While I’ve called for understanding, patience, and even a touch of guarded empathy for those leave the Church or choose to become less active in their faith, I believe that they and their families will find more happiness and joy by living and embracing what I consider to be the Restored Gospel of Jesus Christ.
Some who leave the Church or drop into inactivity may complain of all the sacrifices the Church had demanded, both in time for service as well as money such as tithing and fast offerings. Yes, Latter-day Saints are asked to be a giving people, freely giving of our time for service and our money for charitable purposes, including building up the kingdom of God and helping others in need. Utah, a heavy LDS state, is the most charitable state in the nation by far in term of percentage of income given. For members who abandon the Church, I hope they find happiness elsewhere, but if their idea of happiness is being free from all the opportunities for service and charitable giving that the Church provides, they may not find the happiness they seek. This is my extrapolation, anyway, from an insightful speech given by a Roman Catholic speaker at BYU recently.
Arthur C. Brooks is President of the American Enterprise Institute. His speech, “Why Giving Matters,” has been printed in the latest BYU Magazine. Terrific read. I’ll admit that he almost lost me in the first two paragraphs with his praise of John D. Rockefeller, of whom I’m not terribly fond. Glad I was able to get past that and keep on reading. Please read the whole article, but here is one excerpt that I like. It begins after he discusses his investigation into the link between giving and prosperity, showing from multiple perspectives that that the act of giving or volunteering appears to bring significant financial benefits to the giver. It’s not just that rich people have more to give and thus give more – the results are much more suggestive of giving as an apparent cause of increased prosperity. It was counter-intuitive and perplexing.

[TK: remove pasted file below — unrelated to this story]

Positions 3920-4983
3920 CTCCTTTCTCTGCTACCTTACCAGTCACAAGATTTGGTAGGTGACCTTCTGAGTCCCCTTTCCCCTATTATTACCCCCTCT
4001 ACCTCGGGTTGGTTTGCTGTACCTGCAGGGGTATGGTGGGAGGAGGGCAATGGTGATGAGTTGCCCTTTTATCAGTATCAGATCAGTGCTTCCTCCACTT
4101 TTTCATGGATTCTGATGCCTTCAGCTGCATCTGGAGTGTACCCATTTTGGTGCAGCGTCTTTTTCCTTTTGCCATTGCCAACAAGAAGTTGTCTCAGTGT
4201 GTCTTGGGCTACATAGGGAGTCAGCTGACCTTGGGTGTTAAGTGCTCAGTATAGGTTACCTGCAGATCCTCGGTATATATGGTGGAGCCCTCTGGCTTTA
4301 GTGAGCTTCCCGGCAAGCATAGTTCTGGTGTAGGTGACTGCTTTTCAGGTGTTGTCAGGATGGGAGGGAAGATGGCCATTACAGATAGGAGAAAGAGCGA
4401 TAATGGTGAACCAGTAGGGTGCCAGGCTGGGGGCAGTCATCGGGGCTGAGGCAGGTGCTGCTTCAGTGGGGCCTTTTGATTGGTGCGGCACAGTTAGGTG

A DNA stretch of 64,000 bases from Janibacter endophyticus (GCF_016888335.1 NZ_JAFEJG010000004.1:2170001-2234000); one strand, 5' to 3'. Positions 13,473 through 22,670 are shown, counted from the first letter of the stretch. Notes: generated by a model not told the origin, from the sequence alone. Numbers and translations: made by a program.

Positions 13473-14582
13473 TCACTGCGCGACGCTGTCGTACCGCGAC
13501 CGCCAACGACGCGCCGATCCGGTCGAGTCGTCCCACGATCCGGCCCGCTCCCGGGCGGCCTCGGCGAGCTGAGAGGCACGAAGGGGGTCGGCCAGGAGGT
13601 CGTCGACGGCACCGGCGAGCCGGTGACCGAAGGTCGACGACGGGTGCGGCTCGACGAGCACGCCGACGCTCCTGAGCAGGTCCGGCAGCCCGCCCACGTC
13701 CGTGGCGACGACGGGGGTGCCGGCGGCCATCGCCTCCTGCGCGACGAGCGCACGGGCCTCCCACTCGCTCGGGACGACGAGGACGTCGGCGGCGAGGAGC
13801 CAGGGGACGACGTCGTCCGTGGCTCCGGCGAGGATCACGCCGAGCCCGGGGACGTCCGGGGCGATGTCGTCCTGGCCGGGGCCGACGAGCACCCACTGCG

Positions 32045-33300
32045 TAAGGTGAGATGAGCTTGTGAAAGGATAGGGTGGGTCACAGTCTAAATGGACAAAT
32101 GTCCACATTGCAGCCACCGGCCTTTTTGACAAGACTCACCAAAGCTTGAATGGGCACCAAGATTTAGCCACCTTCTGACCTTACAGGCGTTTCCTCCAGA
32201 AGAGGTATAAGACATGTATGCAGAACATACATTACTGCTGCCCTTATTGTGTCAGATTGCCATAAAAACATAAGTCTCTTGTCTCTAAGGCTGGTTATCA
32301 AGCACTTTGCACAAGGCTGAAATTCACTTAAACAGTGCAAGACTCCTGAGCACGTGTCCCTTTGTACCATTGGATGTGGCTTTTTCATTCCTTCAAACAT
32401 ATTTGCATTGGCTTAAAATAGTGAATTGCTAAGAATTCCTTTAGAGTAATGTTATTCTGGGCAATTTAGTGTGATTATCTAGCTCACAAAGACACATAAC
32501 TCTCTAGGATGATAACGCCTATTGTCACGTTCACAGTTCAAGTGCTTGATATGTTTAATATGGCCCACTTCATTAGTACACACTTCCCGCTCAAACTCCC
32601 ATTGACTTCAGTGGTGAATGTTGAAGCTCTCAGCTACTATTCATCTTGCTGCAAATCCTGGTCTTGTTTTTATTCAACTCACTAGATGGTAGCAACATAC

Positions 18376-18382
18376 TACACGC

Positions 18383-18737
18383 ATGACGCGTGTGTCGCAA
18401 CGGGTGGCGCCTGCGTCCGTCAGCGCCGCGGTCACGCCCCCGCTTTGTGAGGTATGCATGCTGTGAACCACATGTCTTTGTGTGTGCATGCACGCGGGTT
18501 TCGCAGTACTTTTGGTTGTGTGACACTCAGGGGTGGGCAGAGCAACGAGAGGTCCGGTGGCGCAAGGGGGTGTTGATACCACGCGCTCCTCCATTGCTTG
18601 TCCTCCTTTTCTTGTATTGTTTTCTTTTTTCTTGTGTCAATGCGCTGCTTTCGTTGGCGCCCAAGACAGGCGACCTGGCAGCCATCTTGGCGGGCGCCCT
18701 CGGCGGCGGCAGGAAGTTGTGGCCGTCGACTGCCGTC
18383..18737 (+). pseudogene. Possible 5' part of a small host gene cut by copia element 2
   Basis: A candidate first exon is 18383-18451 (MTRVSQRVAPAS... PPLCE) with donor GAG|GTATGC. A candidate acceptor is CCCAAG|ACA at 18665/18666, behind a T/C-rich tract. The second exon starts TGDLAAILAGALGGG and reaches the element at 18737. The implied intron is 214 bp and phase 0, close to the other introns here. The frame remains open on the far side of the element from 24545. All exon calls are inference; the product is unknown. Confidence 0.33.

The more I ran the numbers, the more I kept getting this crazy result. But still I refused to believe it. In desperation I finally went to a colleague who specialized in the psychology of charitable giving. “I’m getting this result I can’t understand,” I told him. “It doesn’t make sense. It’s like the hand of God or something on the economy, and I can’t believe it’s true.”
“Why don’t you believe it’s true?” he asked me. “You’re a Christian, aren’t you?”
This shook me a bit, but just for a second. “Yeah, but I’m also a social scientist,” I shot back. “We’re not supposed to believe those things. I need a more earthbound explanation.”
“Well, I’ll give you one,” he said. “We’ve known this for 30 years in the psychology profession. You economists— you worry about money all the time, and money is boring. We worry about something that people really care about—the currency by which we really spend our days—and that’s happiness. We’ve known for 30 years that people who give get happier as a result.”
Now I knew from teaching at a business school that the best way to run a successful business is to hire happy people. If you want to be a productive person, work on your happiness. Happy people show up for work more, work longer hours, work more joyfully, and are happier with every aspect of their productive lives. Happiness is the secret to success. Charity brings happiness, and happiness brings success.
People who give to charity are 43 percent more likely than people who don’t give to say they’re very happy people. People who give blood are twice as likely to say they’re very happy people as people who don’t. People who volunteer are happier. You simply can’t find any kind of service that won’t make you happier.
Studies show that when people give, it lowers their levels of stress. People who do their jobs with less stress tend to be more productive and successful. Throughout our lives, if we can find ways to relax, we will profit from it.
Outsiders frequently comment on the apparent happiness that active Latter-day Saints have, and my admittedly biased observation suggests that those who were active and give up on the Church seem to have lost something. Some stay active in giving and serving, and based on the link between giving and happiness, they may fare well, and I hope they do. Those who give less and serve less may find less happiness, I fear, all else being equal (this neglects the potential role of spiritual gifts and the divine claims of the Gospel).
Bottom line: For your own good, if you choose to be inactive and to leave the Church, don’t forget to keep pay tithing and keep up your home or visiting teaching. Or something of the sort.